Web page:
An inventor in the Philippines has created a flying car.
It’s not the world’s first flying car, which really looks more like a large drone with a passenger compartment. But it does seem to have a lot of potential after a very successful maiden flight.
Kyxz Mendiola is a former dancer and camera operator-turned mad scientist. He’s created his very own take on the flying car using the same technology as found in most octocopter drones and a bit of fabricating knowhow.
The chassis and control arms that contain the rotors are all made of super strong but also lightweight carbon fiber. Weight is obviously a big issue in a flying car which has a significantly lower maximum payload. In this case, that payload is 220 lbs. There’s no luggage compartment--practicality is still something that Mendiola is working on.Power is supplied via six lithium-ion batteries which power a total of 16 electric motors (two for each arm). Maximum altitude is about 20 feet, with a top speed of around 40 mph, depending on headwinds.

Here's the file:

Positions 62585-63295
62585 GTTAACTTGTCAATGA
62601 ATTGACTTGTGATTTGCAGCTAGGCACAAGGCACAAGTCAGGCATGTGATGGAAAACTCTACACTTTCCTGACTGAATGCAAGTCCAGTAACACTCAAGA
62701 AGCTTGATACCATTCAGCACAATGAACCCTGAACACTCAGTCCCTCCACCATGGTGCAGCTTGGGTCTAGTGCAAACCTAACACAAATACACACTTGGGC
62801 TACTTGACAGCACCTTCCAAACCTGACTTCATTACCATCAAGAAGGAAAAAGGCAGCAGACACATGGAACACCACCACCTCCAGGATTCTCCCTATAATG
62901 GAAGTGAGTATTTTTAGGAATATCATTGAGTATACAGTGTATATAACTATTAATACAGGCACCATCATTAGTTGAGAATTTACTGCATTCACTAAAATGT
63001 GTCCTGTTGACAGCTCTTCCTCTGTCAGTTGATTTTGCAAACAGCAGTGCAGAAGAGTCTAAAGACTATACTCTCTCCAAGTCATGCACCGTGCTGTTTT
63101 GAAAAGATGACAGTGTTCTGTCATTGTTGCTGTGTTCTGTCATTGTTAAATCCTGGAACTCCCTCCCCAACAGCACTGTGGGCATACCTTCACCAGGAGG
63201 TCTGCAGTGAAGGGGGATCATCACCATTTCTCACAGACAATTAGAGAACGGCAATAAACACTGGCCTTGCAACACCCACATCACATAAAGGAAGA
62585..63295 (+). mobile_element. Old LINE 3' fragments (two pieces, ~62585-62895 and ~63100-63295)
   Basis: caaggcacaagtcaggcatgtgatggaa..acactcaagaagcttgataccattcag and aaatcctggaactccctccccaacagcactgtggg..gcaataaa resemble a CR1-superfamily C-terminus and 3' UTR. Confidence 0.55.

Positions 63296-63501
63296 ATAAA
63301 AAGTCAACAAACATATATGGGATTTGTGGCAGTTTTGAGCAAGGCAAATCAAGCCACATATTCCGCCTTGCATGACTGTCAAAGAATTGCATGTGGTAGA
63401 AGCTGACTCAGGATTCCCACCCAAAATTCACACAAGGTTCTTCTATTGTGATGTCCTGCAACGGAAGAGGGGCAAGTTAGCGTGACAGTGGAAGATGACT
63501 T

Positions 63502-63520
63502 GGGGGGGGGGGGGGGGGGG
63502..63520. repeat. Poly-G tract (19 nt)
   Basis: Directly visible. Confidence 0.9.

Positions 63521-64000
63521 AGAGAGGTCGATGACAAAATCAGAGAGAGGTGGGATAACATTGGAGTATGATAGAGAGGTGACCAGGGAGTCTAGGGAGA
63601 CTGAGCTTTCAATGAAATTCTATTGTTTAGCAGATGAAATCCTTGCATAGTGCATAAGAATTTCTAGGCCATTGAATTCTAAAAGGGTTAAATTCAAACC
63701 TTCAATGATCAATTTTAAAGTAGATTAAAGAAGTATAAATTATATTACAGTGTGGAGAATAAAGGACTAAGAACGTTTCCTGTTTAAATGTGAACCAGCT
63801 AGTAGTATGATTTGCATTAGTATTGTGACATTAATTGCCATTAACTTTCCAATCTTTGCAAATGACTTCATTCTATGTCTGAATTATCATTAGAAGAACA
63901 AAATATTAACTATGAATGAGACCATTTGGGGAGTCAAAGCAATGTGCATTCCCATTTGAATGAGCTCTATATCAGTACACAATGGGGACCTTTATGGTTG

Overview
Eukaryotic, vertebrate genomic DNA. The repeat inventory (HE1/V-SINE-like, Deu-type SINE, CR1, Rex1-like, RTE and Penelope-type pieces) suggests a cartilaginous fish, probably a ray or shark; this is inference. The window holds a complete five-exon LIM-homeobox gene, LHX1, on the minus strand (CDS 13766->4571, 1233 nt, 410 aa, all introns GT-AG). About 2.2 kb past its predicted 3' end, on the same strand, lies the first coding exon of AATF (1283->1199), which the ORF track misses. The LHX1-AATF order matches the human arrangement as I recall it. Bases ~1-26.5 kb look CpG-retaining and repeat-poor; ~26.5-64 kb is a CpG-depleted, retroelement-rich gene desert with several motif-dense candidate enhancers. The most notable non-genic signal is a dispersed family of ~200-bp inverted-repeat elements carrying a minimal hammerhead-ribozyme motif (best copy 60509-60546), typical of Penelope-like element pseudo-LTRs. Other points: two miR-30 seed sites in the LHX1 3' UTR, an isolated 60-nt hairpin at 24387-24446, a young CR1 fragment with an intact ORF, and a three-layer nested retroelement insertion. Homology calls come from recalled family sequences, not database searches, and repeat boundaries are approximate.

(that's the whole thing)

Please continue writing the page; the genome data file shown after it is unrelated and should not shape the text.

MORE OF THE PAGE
He calls it the "Koncepto Millenya", and it just took its first flight last weekend.
Rolled out from a warehouse and then taken to a farmer’s field, Mendiola managed to not only get his invention airborne but also fly around for a solid 10 minutes. At no point did he seem in danger of crashing or losing control, and he looked extremely confident in his aviator’s helmet.
Flying the Millenya is just like flying a drone. All the controls are operated via radio frequency from a handheld controller, meaning that you could theoretically pilot the car from outside the cockpit--at least until your radio signal was lost.
There are a few problems with the prototype. First, it doesn’t have an enclosed cockpit, which means goggles and helmets are a necessity. Second, with the entire car being operated by radio frequency, it’s possible for hackers to hijack the signal and thus kidnap both you and the car.
But on the plus side, it’s a flying car, which means when everyone else is stuck in bumper-to-bumper traffic, you’ll be above it all still on your way to your destination. That’s more than worth the risk of a little kidnapping if you ask us.